|Location:||Southwestern Oregon, 32km east of Cave Junction. I5, exit Grants Pass, Hwy 199 southwest to Cave Junction, Hwy 46 east 32km. Crescent City, Hwy 199 NE to Cave Junction, Hwy 46 east 32km.|
19-MAR to 20-MAY daily 10-16, tours on the hour.
21-MAY to 24-JUN daily 9-17, tours on the hour.
25-JUN to 05-SEP daily 9-18, tours every 30min.
06-SEP to 10-OCT daily 9-17, tours on the hour.
11-OCT to 30-OCT daily 10-16, tours on the hour.
Closed 18-APR to 21-APR, 26-APR to 28-APR.
Adults USD 8.50, Children (0-16) USD 6, Golden Age Pass holders 50% discount.
Children must be 42 inches tall and pass a stair test to go on the cave tour.
|Classification:||Karst cave marble cave|
|Guided tours:||L=800m, St=526, D=90min.|
Frank K Walsh, William R Halliday (1982):
Oregon Caves, discovery and exploration, Oregon Caves National Monument.
Te-Cum-Tom Publications, Oregon, Third edition 1982, iv + 27 pp, many photos, survey, SB.
|Address:||Oregon Caves National Monument, 19000 Caves Highway, Cave Junction, OR 97523, Tel: +1-541-592-2100, E-mail:|
|As far as we know this information was accurate when it was published (see years in brackets), but may have changed since then.|
Please check rates and details directly with the companies in question if you need more recent info.
|Last update:||$Date: 2015/08/30 21:59:26 $|
|1874||discovered by Elijah Davidson, a 25 year old hunter chasing after his dog.|
|1885||Homer D Harkness and Walter C Burch filed a mining claim for 65ha. They opened the caves as a tourist attraction under the name The Limestone Caves.|
|1907||a party of influential men including Joaquin Miller, the "poet of the Sierras", visited the cave.|
|1909||President William Howard Taft proclaimed Oregon Caves National Monument.|
|1922||a road to the park was opened.|
|1934||the Chateau, a hotel, was build.|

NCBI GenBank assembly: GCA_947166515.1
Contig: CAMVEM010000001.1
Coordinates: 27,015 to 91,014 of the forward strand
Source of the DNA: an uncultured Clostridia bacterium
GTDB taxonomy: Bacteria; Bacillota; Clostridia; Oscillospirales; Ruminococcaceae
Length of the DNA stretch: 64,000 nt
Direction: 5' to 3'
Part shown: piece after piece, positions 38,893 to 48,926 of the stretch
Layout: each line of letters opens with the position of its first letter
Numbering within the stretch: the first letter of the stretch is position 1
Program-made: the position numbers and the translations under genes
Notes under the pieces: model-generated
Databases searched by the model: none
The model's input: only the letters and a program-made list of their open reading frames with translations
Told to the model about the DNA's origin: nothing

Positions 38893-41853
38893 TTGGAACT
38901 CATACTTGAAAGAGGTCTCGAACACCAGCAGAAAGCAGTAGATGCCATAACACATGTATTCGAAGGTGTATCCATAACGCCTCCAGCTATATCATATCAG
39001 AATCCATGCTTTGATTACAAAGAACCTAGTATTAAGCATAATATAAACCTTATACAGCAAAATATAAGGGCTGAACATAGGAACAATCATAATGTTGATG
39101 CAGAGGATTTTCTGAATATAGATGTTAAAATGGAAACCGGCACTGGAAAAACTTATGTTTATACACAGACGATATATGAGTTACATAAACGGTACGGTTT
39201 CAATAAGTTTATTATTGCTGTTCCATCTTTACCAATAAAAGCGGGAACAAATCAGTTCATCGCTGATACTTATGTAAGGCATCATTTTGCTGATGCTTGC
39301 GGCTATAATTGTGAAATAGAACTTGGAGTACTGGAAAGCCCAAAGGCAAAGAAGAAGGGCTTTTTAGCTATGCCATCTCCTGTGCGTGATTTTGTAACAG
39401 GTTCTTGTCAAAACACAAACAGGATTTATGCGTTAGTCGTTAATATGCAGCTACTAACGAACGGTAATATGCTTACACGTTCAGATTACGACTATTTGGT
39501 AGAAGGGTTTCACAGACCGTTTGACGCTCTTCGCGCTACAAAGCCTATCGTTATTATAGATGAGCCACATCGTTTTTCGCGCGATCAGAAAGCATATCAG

|1929||development of the cave, electric light.|
|1985||the National Park Service started to restore the cave. A new lighting and trail system was installed.|
|09-MAY-2009||100th anniversary as a national monument.|
The cave consists of a series of narrow twisting passages that connect with intersecting rooms in an ascending direction. The tour traverses the cave, rising 250 feet in elevation and exiting from an artificial opening on the side of the canyon. The cave is profusely decorated and although not large has colourful and interesting formations. The area around the entrance has been improved with a rustic lodge with 1930's style diner, but the land is so steep and precipitous that there is no parking area for visitors. It is necessary to park a kilometre away where the Park Service has cleared a level parking area. It is a beautiful setting with hiking trails maintained by the Park Service in the surrounding Siskiyou Forest.
Text by Tony Oldham (2004). With kind permission.
Cave visitors must register at the Chalet for the tour. Outside the Chalet is a stair test, to make sure visitors are up for the 526 stairs inside the cave. Actually this seems to be a joke as visitors are not required to make the test. However, kids must be at least 1 Metre hight to be allowed into the cave. There are some low passages too, so visitors must be able to walk some distance ducked with the hands to their knees.
Thiis cave was discovered by Elijah Davidson in 1874, while he was out hunting with his dog, Bruno. Once the dog chased a bear and disappeared into a dark hole. When he heard desperate yelps from Bruno, Elijah Davidson followed him with a box of matches as the only source of light. After a while his matches ran out and he was alone in absolute darkness. But he found Bruno as he was able to hear him and then groped his way out by following the sound of the creek.
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